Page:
Perhaps if the whole story started with that sense of fatalism. If it opened with the voice-over of the first half of the letter laying out just what it is that truly effects Jay, then the tragedy of the events to come would be foreshadowed. But without this foreshadowing, the film is nothing more than sports memoir.
Legends Start, and Flop, Somewhere
Wallace sums up his essay like this:
“Such a person does not produce a very good prose memoir… [Tracy Austin’s history] may also, in addressing the difference in communicability between thinking and doing and between doing and being, yield the key to why top athletes autobiographies are at once so seductive and so disappointing for us readers. As is so often SOP [standard operating procedure] with the truth, there’s a cruel paradox involved. It may well be that we spectators, who are not divinely gifted as athletes, are the only ones able to see, articulate, and animate the gift we are denied. And that those who receive and act out the gift of athletic genius must, perforce, be blind and dumb about it—and not because blindness and dumbness are the price of the gift, but they are its essence.”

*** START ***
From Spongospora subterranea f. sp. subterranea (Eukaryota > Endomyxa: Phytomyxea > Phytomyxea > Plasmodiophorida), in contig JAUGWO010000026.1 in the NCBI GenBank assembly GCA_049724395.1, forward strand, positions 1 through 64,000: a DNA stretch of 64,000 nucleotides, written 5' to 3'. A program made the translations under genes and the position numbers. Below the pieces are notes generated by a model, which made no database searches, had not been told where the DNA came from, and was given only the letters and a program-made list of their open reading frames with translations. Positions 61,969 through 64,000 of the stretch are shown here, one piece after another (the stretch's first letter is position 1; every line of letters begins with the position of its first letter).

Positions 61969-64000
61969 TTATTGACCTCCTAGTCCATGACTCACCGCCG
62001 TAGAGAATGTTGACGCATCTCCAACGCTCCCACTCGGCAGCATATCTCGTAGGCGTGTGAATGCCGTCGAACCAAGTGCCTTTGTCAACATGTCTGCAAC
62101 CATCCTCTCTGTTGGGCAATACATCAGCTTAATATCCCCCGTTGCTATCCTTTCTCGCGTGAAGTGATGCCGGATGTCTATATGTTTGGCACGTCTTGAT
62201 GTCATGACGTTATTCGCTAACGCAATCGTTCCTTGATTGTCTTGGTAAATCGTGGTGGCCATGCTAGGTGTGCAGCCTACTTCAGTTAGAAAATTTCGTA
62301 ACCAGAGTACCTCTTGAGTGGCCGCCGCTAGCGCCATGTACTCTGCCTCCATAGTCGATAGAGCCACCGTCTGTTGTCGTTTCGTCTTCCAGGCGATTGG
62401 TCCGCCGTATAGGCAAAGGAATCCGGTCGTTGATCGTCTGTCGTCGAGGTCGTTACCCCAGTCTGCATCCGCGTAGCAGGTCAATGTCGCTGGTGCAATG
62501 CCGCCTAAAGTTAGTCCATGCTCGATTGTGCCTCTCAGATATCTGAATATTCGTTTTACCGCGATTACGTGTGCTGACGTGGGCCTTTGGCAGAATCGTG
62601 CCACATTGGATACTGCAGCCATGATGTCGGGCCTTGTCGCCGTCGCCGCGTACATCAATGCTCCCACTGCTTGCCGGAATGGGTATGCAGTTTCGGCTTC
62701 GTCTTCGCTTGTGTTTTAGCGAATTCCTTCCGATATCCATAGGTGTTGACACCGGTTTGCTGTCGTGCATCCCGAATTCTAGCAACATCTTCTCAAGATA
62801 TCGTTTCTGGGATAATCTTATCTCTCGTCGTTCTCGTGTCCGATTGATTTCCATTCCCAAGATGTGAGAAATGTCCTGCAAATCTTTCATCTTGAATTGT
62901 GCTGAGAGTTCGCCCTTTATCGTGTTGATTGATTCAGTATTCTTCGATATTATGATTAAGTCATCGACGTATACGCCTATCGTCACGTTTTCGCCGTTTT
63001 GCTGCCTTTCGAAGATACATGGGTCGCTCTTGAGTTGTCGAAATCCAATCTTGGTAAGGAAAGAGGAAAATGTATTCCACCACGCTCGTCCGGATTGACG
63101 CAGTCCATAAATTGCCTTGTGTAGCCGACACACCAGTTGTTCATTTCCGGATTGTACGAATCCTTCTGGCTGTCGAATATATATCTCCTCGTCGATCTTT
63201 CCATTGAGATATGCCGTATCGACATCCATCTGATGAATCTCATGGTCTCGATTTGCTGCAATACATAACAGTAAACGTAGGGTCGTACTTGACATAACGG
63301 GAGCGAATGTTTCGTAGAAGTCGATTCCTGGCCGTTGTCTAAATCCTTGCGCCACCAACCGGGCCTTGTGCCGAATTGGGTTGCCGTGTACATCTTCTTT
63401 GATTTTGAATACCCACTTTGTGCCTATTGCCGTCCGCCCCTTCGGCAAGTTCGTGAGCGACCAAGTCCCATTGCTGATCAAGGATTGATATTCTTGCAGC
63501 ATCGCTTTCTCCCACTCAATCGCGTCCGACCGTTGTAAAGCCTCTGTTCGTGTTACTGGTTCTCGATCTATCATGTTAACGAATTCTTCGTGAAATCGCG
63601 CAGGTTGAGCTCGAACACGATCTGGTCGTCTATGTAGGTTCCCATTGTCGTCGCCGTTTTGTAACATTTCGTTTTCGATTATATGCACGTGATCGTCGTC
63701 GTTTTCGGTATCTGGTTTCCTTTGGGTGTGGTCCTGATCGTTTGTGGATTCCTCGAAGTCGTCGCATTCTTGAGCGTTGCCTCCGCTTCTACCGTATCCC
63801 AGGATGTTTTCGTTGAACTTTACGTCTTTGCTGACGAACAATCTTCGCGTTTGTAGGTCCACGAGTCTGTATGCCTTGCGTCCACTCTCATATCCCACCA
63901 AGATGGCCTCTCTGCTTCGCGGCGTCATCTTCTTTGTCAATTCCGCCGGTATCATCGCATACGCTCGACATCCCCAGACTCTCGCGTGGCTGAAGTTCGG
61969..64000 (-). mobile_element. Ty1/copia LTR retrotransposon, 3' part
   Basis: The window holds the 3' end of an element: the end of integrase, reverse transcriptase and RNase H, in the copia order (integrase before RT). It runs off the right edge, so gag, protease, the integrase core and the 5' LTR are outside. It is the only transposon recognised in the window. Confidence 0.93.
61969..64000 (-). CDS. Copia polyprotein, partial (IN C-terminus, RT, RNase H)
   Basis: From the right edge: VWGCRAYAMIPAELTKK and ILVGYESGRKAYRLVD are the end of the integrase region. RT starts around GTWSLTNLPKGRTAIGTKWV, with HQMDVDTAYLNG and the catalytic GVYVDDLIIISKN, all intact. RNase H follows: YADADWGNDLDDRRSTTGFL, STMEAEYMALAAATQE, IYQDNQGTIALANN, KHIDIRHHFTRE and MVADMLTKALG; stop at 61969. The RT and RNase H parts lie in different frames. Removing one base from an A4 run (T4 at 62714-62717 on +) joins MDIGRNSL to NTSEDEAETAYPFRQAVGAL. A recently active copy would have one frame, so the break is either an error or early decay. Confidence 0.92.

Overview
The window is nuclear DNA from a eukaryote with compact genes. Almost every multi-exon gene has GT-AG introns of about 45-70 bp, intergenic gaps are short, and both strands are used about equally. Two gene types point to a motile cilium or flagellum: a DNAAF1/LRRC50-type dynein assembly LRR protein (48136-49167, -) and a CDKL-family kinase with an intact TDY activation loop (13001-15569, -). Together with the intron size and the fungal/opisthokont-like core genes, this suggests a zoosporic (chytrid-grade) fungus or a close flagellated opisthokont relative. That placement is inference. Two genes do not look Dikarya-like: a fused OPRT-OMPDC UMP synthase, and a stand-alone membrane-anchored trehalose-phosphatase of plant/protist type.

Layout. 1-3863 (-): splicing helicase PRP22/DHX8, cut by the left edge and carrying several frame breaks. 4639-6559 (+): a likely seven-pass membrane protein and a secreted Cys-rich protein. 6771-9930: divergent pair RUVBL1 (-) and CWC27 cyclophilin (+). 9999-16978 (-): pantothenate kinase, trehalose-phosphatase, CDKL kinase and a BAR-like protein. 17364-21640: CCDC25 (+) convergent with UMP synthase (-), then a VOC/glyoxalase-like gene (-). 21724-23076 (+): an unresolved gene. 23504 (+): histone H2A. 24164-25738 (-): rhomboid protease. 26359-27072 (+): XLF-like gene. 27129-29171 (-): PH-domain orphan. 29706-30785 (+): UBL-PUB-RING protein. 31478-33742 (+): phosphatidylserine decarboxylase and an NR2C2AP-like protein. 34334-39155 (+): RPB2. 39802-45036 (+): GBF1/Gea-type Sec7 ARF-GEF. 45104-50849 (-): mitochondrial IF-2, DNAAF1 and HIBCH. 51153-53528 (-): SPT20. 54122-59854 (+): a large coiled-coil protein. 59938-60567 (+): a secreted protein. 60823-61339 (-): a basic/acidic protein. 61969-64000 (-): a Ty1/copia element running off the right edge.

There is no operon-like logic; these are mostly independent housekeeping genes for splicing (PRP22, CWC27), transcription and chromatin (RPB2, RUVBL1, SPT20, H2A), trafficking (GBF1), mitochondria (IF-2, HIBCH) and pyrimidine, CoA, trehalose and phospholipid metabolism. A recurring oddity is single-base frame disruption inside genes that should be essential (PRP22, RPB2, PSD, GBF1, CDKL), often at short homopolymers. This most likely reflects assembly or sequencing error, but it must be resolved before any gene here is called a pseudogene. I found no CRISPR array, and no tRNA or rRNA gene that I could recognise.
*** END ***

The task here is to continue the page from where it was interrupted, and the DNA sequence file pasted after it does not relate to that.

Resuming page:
The closer Chasing Macericks comes to portraying the sport, the farther it gets from describing the essence. Perhaps there is something of the athletes’ techne that will remain forever secret in that communion between the athlete and whatever god to whom they wish to pray.